Does natural immunity from infection protect better than vaccination?
Natural immunity does not give better protection against diseases
World Immunisation Week, which falls on the last week of April every year, promotes the use of vaccines for all ages against various diseases, and the theme this year is Protected Together: Vaccines Work!
The campaign celebrates vaccine heroes around the world, from parents, community members, health workers, innovators and those who work hard to ensure that we are all protected through the power of vaccines.
Immunisation saves millions of lives every year and is widely recognised as one of the most successful and cost-effective health interventions.
Yet, there are many who still believe that natural immunity provides better protection for ourselves.
There are still nearly 20 million unvaccinated and under-vaccinated children in the world today, according to the World Health Organisation (WHO).
Some deadly diseases are also re-emerging, even though scientists had largely eliminated them with vaccines for decades.
Recent outbreaks of the oldest vaccine-preventable diseases such as measles, pertussis, diphtheria and polio in developed and developing countries are calling for global vigilance on immunisation programmes.
NATURAL IMMUNITY VERSUS VACCINATION
Contrary to popular belief, natural immunity is not better than immunity from vaccination.
Not all immunity which surfaces from the recovery of natural infections provide long-term protection.
Some natural infections such as pertussis (whooping cough) does not provide long-lasting immunity even after recovering from it.
The immunity wanes after many years, and the person might be susceptible to the infection again.
Routine immunisation provides a point of contact for healthcare at the beginning of life and offers every child the chance of a healthy life from the earliest beginnings and into old age, as vaccines are timed at a particular age to prevent severe complications from an infection.
For example, BCG vaccination against tuberculosis is given at birth, when the baby is most prone to severe complications.
Vaccination is a planned event that is safe and generally well-tolerated, while the outcome of natural immunity from infection is less predictable. For some, the infection may result in severe complications and long-term consequences, including death and organ failure.
When a high percentage of the community is vaccinated, fewer people get infected and there are fewer chances for infectious diseases to spread.
This is called 'herd immunity', which allows protection to be extended to those who are too sick or too young to be vaccinated. But it only works if most people in the community are vaccinated.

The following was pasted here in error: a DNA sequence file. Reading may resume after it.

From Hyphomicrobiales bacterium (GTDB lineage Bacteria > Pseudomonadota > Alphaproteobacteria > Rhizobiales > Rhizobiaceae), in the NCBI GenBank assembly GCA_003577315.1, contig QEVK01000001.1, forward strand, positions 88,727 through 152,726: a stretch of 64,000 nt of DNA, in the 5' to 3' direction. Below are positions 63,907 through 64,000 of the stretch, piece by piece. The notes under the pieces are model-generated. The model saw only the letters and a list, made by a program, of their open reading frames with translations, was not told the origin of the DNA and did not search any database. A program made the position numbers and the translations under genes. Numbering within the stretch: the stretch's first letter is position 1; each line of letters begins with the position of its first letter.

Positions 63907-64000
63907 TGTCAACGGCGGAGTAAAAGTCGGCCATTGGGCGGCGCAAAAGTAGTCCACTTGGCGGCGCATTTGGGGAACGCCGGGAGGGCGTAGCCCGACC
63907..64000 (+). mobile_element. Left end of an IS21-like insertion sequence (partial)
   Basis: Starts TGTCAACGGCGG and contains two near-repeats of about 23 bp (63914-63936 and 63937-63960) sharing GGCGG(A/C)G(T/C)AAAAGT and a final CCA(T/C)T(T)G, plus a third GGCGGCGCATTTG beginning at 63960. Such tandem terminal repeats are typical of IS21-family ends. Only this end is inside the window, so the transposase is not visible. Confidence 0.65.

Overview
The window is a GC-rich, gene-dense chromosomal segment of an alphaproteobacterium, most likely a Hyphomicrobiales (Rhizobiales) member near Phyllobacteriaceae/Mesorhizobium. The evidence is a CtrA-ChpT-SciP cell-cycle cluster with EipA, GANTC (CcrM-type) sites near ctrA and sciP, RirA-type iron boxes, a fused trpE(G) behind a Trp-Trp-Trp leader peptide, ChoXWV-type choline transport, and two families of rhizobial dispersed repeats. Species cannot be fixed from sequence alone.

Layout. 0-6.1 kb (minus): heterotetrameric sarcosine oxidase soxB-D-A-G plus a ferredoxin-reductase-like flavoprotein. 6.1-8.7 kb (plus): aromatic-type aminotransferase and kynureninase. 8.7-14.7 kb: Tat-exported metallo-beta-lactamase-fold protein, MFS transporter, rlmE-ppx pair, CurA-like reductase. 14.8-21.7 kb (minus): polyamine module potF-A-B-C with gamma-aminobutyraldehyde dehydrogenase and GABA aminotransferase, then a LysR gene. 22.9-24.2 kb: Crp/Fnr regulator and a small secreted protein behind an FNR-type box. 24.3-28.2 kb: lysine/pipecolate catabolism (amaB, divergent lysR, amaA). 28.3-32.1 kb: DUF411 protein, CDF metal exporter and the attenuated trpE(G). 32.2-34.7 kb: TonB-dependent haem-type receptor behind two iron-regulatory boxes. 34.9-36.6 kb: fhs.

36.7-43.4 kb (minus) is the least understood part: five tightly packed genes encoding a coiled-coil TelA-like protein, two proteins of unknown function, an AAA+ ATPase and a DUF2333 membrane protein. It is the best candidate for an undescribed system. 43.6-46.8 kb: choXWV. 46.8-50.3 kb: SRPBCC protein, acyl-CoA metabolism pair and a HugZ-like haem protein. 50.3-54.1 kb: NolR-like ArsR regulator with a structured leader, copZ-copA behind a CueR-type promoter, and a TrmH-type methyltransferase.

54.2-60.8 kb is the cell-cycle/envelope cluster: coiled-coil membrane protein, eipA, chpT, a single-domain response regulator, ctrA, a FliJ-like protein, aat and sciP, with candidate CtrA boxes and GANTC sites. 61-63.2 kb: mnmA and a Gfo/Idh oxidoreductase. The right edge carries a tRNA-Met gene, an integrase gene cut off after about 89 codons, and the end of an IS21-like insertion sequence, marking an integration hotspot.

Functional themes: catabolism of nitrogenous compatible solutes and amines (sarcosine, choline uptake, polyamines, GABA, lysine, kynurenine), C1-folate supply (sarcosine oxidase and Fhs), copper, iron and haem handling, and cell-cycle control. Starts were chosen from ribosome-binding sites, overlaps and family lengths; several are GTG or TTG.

VACCINATION IN SINGAPORE
Our National Immunisation Programme includes immunisation against many vaccine-preventable diseases, such as tuberculosis, hepatitis B, diphtheria, pertussis, tetanus, polio, pneumococcal disease, measles, mumps, rubella and Human Papillomavirus infection.
These illnesses can be deadly, especially among those who are vulnerable, like very young children, the elderly, pregnant women and people with chronic medical conditions.
The National Immunisation Registry (NIR) of Singapore is designed to collect and maintain complete and up-to-date vaccination records of children and adults who reside in Singapore.
To promote effective and cost-efficient disease prevention and control, NIR aims to achieve 95 per cent coverage for immunisations under the National Immunisation Programme.
Immunisations for diphtheria and measles are compulsory by law in Singapore.
Most of the recommended childhood vaccinations are provided free at polyclinics.
For the rest of the recommended childhood vaccinations, parents can pay using their MediSave, Childhood Development Account (CDA) or Baby Bonus.
While the coverage for vaccinations under the National Childhood Immunisation Programme has been high for most of the vaccines, there is low awareness on the benefits of adult vaccination for personal protection and the protection of vulnerable family members.
In a bid to boost awareness of the importance of vaccinations among adults, the Ministry of Health (MOH) has drawn up a list of recommended immunisation for various groups of patients aged 18 and above.
Singaporeans can use up to $400 from their MediSave account annually to pay for seven vaccines - Influenza, Pneumococcal (PCV13/PPSV23), Human Papillomavirus, Tetanus, Diphtheria and Pertussis (Tdap), Measles, Mumps and Rubella (MMR), Hepatitis B and Varicella.
All these are covered under the National Adult Immunisation Schedule (NAIS) at MediSave-accredited healthcare institutions such as hospitals, polyclinics and Community Health Assist Scheme (CHAS) GP clinics.
Immunisation is a shared responsibility. Ensuring that we are vaccinated will protect ourselves and our communities.
The writer is a family physician at SingHealth Polyclinics (SHP) and a member of SHP Infection Prevention and Infectious Diseases Workgroup